By Alexei Alexis, Bloomberg BNA
The threat of personal liability claims against Federal Trade Commission staff, historically a rare concern, has suddenly become a real problem for the agency.
Two FTC attorneys, Alain Sheer and Ruth Yodaiken, face litigation connected to their work on a 2013 data security enforcement action against the now-defunct medical testing company LabMD Inc. Unlike similar suits filed against federal employees in the past, this one has survived a government motion to dismiss, which means the two defendants could find themselves personally liable for damages.
The FTC recently took action to rectify that problem, unveiling July 5 new liability protections for employees sued for job-related activities. In the event that a judge orders monetary damages, the new policy allows the FTC to pay them.
The policy is intended to resolve legal uncertainty — the kind that can “intimidate” staff, the FTC said. The agency’s effectiveness as a competition and consumer protection law enforcer is at stake, according to a Federal Register notice announcing the policy.
The Justice Department, on behalf of the FTC, has filed an appeal with the U.S. District Court for the District of Columbia, where the case is being heard.
Lawsuits against federal employees in their personal capacities have proliferated since the Supreme Court’s 1971 decision in Bivens v. Six Unknown Named Agents of the Federal Bureau of Narcotics, according to the FTC. Under that ruling, personal damage awards against federal workers are permitted when, in the course of their employment, they are found to have violated an individual’s constitutional rights. The 1988 Federal Employees Liability Reform and Tort Compensation Act protects federal workers from personal tort claims, but it doesn’t apply to suits alleging violations of the Constitution or federal laws.
Litigation against government attorneys could have a chilling effect on agency enforcement efforts, according to Alicia Batts, an antitrust partner at Squire Patton Boggs LLP.
“The FTC joins a number of other federal agencies that were already providing protections for their enforcement staff,” she told Bloomberg BNA. The problem hasn’t been a major concern at the agency until now, said Batts, who served as an attorney adviser to former FTC Commissioner Mozelle Thompson, a Democrat.
LabMD President Michael Daugherty told Bloomberg BNA that FTC enforcement staff escalated the intensity of their data security investigation of his company and ultimately recommended an enforcement proceeding in retaliation for his public criticism of the agency.
In a March ruling, D.C. District Judge Tanya Chutkan partially rejected the government’s motion to dismiss, finding that Daugherty “plausibly” stated First Amendment claims for which he may seek monetary damages against Sheer and Yodaiken.
Chutkan has at least partially granted motions to dismiss in three other cases alleging constitutional violations, according to Bloomberg Law’s Litigation Analytics.
Chutkan dismissed charges against a third defendant, Carl Settlemyer, finding a lack of evidence to support a First Amendment claim against him. The judge also dismissed claims that Daugherty’s Fourth and Fifth Amendment rights were violated by FTC staff.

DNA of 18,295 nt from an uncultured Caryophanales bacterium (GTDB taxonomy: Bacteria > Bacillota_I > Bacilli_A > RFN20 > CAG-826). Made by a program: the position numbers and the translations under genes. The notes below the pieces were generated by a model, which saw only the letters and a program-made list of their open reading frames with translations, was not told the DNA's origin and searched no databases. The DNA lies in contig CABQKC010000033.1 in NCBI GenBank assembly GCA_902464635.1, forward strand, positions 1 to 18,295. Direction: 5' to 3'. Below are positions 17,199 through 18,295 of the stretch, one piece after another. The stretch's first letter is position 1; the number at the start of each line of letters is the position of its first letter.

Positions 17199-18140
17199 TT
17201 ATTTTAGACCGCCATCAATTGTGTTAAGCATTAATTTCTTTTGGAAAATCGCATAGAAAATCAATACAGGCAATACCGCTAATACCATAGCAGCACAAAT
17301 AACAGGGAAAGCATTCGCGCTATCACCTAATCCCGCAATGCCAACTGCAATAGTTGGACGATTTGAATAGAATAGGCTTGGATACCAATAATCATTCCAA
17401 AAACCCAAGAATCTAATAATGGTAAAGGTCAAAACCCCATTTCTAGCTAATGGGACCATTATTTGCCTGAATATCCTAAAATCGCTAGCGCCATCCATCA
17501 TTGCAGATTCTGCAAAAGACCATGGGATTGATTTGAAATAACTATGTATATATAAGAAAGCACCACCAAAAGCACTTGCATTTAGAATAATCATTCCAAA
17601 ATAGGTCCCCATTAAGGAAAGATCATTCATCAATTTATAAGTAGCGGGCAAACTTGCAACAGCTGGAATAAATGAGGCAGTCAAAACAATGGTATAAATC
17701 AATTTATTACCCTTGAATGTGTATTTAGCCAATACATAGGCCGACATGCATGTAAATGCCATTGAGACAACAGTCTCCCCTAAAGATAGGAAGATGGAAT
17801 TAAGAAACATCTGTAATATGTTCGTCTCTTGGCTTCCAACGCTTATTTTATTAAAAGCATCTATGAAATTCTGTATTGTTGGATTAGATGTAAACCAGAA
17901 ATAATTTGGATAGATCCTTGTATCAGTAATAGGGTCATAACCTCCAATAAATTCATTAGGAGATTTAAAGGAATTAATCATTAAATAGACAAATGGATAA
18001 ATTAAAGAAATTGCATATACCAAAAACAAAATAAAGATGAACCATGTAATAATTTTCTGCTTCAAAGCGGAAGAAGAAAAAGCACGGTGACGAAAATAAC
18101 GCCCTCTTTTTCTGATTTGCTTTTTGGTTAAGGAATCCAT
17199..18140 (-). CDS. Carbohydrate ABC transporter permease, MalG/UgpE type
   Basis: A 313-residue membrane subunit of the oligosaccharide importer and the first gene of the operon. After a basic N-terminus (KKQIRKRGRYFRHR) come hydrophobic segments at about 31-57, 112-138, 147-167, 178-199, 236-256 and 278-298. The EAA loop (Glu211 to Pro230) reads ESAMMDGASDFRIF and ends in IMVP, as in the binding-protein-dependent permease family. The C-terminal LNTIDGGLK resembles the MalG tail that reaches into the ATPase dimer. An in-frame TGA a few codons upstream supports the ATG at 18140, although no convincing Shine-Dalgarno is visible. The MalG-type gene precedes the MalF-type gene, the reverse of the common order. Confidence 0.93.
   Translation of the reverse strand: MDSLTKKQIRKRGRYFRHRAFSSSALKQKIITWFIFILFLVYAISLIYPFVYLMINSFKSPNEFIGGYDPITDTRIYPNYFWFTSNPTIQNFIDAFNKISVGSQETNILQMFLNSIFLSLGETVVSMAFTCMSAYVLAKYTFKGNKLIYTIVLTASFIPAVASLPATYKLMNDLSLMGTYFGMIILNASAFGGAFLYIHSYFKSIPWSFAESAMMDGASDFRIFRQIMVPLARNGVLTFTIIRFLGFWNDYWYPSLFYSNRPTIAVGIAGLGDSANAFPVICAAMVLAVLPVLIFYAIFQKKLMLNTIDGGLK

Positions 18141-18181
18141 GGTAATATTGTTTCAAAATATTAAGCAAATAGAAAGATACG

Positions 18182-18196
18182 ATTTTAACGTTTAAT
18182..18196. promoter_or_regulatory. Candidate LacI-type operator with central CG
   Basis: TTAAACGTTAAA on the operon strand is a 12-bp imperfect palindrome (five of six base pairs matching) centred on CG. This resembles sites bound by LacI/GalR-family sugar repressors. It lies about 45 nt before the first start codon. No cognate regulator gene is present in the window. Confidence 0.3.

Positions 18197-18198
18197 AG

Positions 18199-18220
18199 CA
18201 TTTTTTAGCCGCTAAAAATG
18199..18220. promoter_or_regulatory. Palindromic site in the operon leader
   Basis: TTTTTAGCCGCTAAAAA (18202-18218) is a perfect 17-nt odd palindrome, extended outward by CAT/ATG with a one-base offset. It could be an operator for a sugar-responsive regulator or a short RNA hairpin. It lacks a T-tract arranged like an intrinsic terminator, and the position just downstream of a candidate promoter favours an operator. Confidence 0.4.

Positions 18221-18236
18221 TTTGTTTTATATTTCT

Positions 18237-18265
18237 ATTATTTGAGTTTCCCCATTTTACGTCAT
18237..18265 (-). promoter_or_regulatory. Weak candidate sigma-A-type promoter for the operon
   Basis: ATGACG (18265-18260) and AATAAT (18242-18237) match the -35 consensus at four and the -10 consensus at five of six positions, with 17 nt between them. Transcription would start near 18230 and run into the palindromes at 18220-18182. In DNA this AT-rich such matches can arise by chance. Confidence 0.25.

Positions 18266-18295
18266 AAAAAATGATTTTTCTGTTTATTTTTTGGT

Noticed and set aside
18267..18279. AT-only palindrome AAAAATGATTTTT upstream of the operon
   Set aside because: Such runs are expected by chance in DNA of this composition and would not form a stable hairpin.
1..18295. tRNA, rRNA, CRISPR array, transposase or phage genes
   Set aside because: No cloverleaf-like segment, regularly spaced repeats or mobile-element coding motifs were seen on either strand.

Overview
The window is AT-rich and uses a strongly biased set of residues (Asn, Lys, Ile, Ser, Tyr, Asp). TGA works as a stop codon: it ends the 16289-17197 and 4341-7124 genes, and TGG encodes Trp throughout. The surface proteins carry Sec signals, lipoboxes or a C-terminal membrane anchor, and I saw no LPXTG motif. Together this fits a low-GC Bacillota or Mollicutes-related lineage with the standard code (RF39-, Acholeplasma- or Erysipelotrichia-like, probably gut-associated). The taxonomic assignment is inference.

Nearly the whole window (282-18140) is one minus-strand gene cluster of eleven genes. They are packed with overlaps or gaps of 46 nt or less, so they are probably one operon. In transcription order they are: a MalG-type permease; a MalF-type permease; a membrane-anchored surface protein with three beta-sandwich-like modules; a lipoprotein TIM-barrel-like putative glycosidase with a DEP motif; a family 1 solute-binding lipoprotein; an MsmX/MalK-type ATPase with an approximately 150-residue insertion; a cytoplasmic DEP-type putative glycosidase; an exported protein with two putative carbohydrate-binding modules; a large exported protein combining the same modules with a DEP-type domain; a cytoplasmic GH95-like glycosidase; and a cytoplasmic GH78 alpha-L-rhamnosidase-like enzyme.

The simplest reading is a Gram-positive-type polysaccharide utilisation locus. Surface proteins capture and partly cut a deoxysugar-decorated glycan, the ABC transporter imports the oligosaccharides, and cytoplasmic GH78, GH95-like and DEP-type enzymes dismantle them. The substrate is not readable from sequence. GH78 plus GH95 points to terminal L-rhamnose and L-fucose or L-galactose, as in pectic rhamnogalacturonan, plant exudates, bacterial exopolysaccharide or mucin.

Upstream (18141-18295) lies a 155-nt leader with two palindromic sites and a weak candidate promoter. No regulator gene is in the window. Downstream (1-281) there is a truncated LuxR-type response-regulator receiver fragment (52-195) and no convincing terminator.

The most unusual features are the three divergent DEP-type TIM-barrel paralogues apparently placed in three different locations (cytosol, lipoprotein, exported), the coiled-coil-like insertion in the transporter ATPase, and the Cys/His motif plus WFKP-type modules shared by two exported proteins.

The FTC didn’t mention the LabMD case when it rolled out its new liability protection policy, but Daugherty said he believes there’s an obvious connection. “We’re hard pressed to believe this isn’t about us,” he said.
FTC spokesman Peter Kaplan declined to comment on the matter.
Daugherty blames the defendants for destroying his business.
LabMD’s medical operations have been suspended, but the company maintains patient records and continues to provide them to physicians, according to Jim Hawkins, Daugherty’s attorney, who has his own law firm in Georgia.
Hawkins said it’s difficult to find a similar suit against employees at the FTC or any agency that has survived a motion to dismiss. “The fact that we were able to bust through the government’s qualified immunity defense was obviously of great concern for people at the FTC,” he said.
Daugherty is separately challenging the FTC’s data security action in a case pending before the U.S. Court of Appeals for the Eleventh Circuit.
Under its new policy, the FTC is authorized — but not required — to pay damage awards on behalf of agency employees who are sued for their work, provided that it’s in the interest of the commission. A final rule was issued without comment on July 5 and went into effect the same day.
Daugherty said he’s not overly concerned about how the policy might impact his suit against Sheer and Yodaiken. “This only affects who ends up paying,” he said. “It’s basically a glorified employee benefit.”
The FTC policy applies to any actions pending against FTC employees as of the effective date. Any amount paid under the policy to either to indemnify an employee or settle a personal damage claim will depend on the availability of FTC funds, the agency said.
“Uncertainty regarding what conduct may lead to a personal liability claim resulting in a monetary judgment tends to intimidate employees, stifle creativity and initiative, and limit decisive action,” the agency said.